Posted on Leave a comment

10 Specific Compliments to Give Your Children

Fact is, children look to their parents and teachers for encouragement, and finding affirmation at home is foundational to positive emotional development. Parents need to be in the business of building our children up.  But we also need to be honest, and it’s important to use compliments that really mean something. Kids can sense disingenuousness and empty praise. Making stuff up is harmful; false praise is dishonest and the practice breaks trust.

Here are 10 compliments all kids need to hear:

  • Recognize and compliment character: We live in a world where integrity is neither consistently taught nor widely expected. When our children demonstrate honesty, kindness, trustworthiness and reliability, that’s a great time to take them aside and offer a sincere compliment.
  • Compliment obedience and respect:  It’s too easy to fall into patterns of disapproval, where the only time we notice is when kids do wrong. Rather than waiting for disobedience or disrespect (then coming down like a ton of bricks) try noticing obedience and respect: “I don’t always remember to tell you, but you are an awesome young man, and I appreciate the way you treat your mother”.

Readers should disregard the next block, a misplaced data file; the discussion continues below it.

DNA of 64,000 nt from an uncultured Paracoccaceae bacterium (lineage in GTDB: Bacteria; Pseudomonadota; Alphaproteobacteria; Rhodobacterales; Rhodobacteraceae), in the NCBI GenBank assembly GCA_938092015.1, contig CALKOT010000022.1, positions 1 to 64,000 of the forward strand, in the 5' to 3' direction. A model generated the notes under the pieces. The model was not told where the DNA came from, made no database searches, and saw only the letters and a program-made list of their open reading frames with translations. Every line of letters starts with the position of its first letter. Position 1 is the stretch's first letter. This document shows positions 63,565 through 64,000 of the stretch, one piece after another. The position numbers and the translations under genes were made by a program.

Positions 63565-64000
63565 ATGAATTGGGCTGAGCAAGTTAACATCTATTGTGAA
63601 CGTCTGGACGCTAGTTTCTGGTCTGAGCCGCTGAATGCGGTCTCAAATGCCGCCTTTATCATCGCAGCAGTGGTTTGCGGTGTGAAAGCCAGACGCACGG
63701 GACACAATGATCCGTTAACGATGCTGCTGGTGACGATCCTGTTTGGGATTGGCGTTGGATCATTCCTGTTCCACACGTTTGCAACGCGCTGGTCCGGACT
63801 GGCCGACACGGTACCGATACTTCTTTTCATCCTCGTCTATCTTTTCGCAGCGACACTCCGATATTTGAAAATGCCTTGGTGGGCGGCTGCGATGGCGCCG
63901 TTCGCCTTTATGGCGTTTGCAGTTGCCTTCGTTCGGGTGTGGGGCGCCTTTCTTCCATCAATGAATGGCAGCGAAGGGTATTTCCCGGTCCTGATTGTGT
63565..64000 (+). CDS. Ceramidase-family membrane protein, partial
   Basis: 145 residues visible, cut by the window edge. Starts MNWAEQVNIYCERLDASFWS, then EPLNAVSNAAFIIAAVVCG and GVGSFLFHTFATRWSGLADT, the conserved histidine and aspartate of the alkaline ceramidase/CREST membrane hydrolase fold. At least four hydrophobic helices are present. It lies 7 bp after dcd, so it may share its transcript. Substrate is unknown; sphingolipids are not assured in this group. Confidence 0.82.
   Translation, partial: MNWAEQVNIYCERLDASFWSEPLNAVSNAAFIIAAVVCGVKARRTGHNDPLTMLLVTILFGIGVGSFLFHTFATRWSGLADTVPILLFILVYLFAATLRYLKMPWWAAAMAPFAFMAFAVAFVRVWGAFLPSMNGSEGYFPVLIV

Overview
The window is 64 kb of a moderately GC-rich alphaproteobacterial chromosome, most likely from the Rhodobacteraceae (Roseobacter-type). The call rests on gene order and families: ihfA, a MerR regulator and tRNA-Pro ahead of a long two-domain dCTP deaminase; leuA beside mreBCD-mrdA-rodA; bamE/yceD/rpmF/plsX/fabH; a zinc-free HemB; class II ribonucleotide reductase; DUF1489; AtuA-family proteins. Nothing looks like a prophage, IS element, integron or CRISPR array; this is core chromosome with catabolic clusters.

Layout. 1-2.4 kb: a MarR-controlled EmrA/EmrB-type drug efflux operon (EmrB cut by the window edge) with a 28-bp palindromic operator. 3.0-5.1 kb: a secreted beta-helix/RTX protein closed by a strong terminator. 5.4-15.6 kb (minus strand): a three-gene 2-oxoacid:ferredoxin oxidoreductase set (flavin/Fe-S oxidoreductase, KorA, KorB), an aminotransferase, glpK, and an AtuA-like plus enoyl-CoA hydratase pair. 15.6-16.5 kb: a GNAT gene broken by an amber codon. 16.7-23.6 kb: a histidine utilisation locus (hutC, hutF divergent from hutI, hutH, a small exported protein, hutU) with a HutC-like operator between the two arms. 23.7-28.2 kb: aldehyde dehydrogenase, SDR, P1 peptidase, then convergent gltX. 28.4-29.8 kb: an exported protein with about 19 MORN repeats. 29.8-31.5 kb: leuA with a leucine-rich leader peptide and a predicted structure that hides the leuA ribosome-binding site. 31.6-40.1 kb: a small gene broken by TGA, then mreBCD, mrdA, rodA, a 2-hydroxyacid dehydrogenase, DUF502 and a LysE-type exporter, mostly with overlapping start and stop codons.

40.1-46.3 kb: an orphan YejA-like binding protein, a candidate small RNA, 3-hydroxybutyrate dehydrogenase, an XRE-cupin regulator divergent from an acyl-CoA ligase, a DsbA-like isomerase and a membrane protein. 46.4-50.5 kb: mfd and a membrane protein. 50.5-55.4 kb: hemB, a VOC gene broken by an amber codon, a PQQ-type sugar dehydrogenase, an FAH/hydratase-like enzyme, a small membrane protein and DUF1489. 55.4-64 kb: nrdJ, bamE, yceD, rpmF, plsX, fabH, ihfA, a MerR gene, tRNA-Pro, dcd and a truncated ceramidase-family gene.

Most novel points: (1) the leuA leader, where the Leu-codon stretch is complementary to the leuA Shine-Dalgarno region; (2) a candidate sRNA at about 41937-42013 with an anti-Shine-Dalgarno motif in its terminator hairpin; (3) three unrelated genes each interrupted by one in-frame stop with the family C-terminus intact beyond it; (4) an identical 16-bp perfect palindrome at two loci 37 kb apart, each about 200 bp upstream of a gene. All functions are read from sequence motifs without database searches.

• Appreciate them for simply being part of the family:  “Every time I see you, I’m thankful that I’m a dad.” Kids need to understand that they are valued simply because they are.
  • Compliment contributions to the family:  “Clearing the table (sweeping the porch… putting out the trash) makes a real difference. I appreciate your contribution.” Kids need to understand that what they do makes a difference, that the adults notice, and that pitching in is a good part of family life.
  • Compliment the quality of a child’s work:  “This is one clean porch, mister!” “You mowed the lawn right up to the edge.  Way to go!  I’m so glad you take this job so seriously, it shows.” Doing a job at a high standard is always worth noting.
  • We can compliment the effort, even when the result is not the best:  “Your willingness to help makes me happy! Now we need to take a look at how you can get the trash to the curb without leaving a trail!” Compliments can be an important part of our role as teachers.
  • It’s important that we compliment children when they achieve something new:  “Wow! That’s a huge leap forward for you there in math, pal.” “Awesome! I’m not at all surprised after you worked so hard.” A well-placed compliment can keep a positive ball rolling.